Thursday, 21 February 2008

For the Love of Lowly Worm

Many of my fondest childhood memories can be traced back to the endless list of books and stories I read during these tender years. I was a voracious reader as a child. I suppose the apple did not fall far from the tree, as my mother is a bookworm to the core. My parents indulged in my passion and ensured I had a plentiful supply of reading material to keep me satisfied. I was always seeking out quiet and private hideaways to delve into the latest tale, uninterrupted. I could often be found perched high among the branches of our backyard poplar tree, nose buried in a book.

One author/illustrator in particular who brings back a rush of warm memories is Richard Scarry. His detailed illustrations are captivating and amusing to the young and old. Scarry’s Storybook Dictionary tops Chi-Chi’s current reading list. He has spent hours thumbing through the fun filled pages of this 125-page book. He’s fallen in love with a number of the endearing characters and often portrays them through his role-playing activities. As adults, my husband and I have been enjoying story time with Scarry. My husband in particular chuckles at the unique sense of humor sprinkled among the pages. I personally appreciate the simple, idyllic and comforting view of life portrayed in the books. Scarry's illustrations provide me with a warm and secure feeling. They are like comfort food for my soul. I’d love to spend the morning in Huckle Cat’s kitchen sipping fresh squeezed orange juice and nibbling on pancakes alongside Lowly Worm. Busytown seems like a picture-perfect place to raise a young family!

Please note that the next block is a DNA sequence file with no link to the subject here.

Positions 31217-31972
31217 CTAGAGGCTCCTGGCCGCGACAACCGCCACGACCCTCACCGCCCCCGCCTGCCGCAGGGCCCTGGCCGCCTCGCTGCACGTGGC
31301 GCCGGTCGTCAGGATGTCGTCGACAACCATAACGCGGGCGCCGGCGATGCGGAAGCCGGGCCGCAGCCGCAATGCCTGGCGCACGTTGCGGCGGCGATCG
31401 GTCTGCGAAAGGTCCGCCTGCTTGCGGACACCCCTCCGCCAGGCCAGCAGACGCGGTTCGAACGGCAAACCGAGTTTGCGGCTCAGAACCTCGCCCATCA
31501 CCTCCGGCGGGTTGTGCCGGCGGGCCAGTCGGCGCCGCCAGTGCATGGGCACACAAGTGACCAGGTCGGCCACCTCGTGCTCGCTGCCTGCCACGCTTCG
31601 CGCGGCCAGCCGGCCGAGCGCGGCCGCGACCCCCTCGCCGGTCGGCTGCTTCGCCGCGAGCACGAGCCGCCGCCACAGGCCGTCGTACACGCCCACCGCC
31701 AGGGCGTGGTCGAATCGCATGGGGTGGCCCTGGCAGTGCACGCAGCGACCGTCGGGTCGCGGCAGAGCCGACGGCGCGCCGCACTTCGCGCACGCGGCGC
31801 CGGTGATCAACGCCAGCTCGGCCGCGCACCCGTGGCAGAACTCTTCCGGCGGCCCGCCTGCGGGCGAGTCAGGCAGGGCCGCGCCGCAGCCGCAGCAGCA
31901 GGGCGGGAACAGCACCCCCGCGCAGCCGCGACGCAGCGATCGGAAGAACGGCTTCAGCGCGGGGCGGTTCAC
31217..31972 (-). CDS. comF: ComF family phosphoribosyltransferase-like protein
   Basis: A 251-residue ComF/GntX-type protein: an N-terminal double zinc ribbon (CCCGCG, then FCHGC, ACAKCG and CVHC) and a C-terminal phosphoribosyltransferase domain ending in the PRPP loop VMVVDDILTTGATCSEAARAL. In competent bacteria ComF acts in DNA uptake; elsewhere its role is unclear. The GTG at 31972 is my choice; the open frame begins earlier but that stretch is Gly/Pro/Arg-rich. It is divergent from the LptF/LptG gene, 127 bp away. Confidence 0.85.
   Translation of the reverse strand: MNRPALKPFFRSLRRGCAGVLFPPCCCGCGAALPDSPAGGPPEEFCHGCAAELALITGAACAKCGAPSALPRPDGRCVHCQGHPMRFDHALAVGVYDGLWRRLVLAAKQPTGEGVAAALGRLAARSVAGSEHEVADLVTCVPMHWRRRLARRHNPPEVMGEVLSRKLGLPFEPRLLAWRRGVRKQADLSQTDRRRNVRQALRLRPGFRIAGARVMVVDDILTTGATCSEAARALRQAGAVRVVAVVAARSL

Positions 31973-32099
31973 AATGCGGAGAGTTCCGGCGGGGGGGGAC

I recently left my local library disappointed. It was slim pickins’ in the Richard Scarry department. I’ve managed to stumble upon a few super finds at our local thrift shop and have recently been scanning the EBay listings for my old-time favorites. I’ve been careful in selecting which stories are appropriate for our family. Because many of these books were written forty years ago, there are a number of stories that would likely be considered politically incorrect. I focus on the positives and simply omit certain passages as we go along.

Dusting off the dust jackets of our childhood favorites has been a fun way for the whole family to enjoy story time. While we all certainly appreciate the new classics of today's generation, we are all having a great time tuning into the "oldies".

No comments: